|The Red Bulls celebrate. Photo by Jason Schott.|
The Red Bulls' surge continues as they rolled past Real Salt Lake, 4-0, on Saturday night at Red Bull Arena, with all four of their goals coming in a 25-minute span in the second half.
The Red Bulls are now unbeaten in their last five matches (four wins and a draw) and have won six of their last eight games (six wins, one draw, one loss).
They are now in fourth place in the Eastern Conference with a record of 7-3-7, with 24 points.
Montreal also has 24 points with an identical 7-3-7 record, but the Red Bulls have the edge over them because their goal differential is +9, while Montreal's is -8, so basically a 17-goal difference. The Red Bulls and Philadelphia both have a +9 goal differential, the best in the East.
In the first half, the Red Bulls did everything but score, as they pounded in 10 shots and had 60.7 percent possession.
The second half was a different story. In the 58th minute, Michael Amir Murillo was able to break the scoreless tie as he sent a ball towards net that was redirected by RSL's Marcelo Silva for an own goal to make it 1-0 Red Bulls.
Just over a minute later, Sean Davis connected with Kaku, who threaded a pass into the box for
Daniel Royer, who took two touches and finished to the far post to double the lead in the 59th minute.
Royer now has 27 career league goals, surpassing John Wolyniec for seventh on the franchise's scoring list.
Murillo, again, threatened inside the box as he dribbled towards the middle and finished in a crowded space to raise the lead to three, 3-0, in the 64th minute.
This was Murillo's first goal of the season and he became the 16th different player to score a goal in a league match. They had 14 different scorers in all of 2018.
For the second-straight match, Omir Fernandez came on as a sub and scored a goal, this one in the 83rd minute, to polish off a 4-0 win.
Red Bulls Head Coach Chris Armas said of their three goals in a seven-minute span, "Well, listen, I think the story continues. This team is a real team and they stick together and they play for each other. They run for each other, and this has been building. I mentioned it recently. The Atlanta game wasn't a starting point, we said. It was a result of guys putting in a lot, and all of us doing a lot, right. That's what it was.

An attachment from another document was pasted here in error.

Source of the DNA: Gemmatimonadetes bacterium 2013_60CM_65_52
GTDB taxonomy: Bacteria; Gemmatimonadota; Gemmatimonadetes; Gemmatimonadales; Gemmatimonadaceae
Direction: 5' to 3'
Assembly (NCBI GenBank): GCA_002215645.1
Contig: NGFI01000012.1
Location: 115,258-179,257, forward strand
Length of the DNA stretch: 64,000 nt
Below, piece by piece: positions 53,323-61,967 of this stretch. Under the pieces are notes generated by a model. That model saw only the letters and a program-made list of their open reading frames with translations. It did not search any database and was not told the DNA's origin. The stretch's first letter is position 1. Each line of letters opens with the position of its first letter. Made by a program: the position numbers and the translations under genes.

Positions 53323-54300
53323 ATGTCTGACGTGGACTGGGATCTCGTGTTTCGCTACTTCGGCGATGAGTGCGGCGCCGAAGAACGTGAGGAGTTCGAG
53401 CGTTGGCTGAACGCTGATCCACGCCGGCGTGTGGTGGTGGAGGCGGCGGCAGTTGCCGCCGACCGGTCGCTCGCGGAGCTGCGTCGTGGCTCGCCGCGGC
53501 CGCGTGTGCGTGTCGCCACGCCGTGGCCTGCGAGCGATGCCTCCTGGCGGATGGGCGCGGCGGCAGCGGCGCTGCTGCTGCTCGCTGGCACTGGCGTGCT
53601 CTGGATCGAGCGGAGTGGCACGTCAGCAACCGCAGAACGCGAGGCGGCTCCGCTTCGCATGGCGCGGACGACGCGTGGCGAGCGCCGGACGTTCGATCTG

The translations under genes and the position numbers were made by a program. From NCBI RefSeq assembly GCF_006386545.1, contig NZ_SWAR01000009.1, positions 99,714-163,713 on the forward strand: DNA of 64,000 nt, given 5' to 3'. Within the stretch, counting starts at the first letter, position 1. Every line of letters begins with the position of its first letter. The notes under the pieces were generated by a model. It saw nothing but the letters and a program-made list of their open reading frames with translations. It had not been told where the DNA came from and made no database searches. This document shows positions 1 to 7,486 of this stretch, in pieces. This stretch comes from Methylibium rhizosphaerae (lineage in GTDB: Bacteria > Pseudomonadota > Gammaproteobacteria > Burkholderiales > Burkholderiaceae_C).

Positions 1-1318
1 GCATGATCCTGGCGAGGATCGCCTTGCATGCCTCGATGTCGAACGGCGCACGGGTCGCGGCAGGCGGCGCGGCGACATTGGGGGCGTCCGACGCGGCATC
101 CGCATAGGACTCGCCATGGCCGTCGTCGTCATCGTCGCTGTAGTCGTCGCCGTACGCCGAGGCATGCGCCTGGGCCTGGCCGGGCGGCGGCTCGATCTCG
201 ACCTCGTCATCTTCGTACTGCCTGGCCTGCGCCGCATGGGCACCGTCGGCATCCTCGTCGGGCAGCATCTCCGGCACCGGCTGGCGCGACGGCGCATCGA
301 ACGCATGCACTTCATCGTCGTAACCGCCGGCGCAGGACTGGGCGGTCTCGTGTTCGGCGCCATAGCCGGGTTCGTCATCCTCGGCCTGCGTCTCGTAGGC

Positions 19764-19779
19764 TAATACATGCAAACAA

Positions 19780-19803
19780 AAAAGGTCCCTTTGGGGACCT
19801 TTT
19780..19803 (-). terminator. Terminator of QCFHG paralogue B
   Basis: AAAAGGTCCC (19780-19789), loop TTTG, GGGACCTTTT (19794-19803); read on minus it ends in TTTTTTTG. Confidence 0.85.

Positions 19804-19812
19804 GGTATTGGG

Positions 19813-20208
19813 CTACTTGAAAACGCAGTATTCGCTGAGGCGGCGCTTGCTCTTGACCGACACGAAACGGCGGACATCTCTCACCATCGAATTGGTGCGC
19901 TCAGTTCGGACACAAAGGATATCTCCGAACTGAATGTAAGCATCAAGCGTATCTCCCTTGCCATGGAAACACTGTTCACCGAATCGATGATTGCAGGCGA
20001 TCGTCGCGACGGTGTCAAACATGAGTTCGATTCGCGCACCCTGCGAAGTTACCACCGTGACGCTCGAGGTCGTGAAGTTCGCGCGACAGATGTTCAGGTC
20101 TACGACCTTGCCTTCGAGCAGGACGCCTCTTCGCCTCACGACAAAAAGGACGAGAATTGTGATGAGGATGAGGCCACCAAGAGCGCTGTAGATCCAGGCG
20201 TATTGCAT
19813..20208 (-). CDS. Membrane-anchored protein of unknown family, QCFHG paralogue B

"So now you see a team that we think looks much like us to start the game and control the game in the ways that we want it to, but of course, I mean, I think we all know that goals do a lot for a team. They do a lot for the belief that you can play a little more free. Confidence grows. You start seeing the balls look around a bit more. Guys committing numbers, and again, that's fun to be part of when you're out there, and from the sideline, from us, the spectators, the supporters, that's a lot of fun to watch. So it does a lot for the team. It's the best part of the game. The goalkeepers, 100-yards -- celebrate, it's the best part of the game."
On if the goal spurt felt inevitable with how they controlled the first half, Armas said, "Yeah, it's much of what we spoke about at halftime, and what -- coming into the game, we thought it could look like that. We'll have the ball. We're prepared to have the ball, and in our training sessions and the way we mapped out the beak but always when you have the ball -- when you lose the ball, that sets up the competition's strength.
"So in the first half, we did have a feeling that the goal was coming. You could see it. Guys were getting good stops on the field. Like there's moments we could come down on the first half or show up but we don't want that to creep in too much where it becomes a pass-around. We still wanted to be aggressive. We had a lot of guys running around their back line and we had a lot of guys still looking forward, and then you just have to talk about, all right, what does that mean now -- the counter-pressing, controlling space, be ready for those. The belief was there at halftime. The energy was right, a couple little adjustments, and it was fun to watch the guys have fun."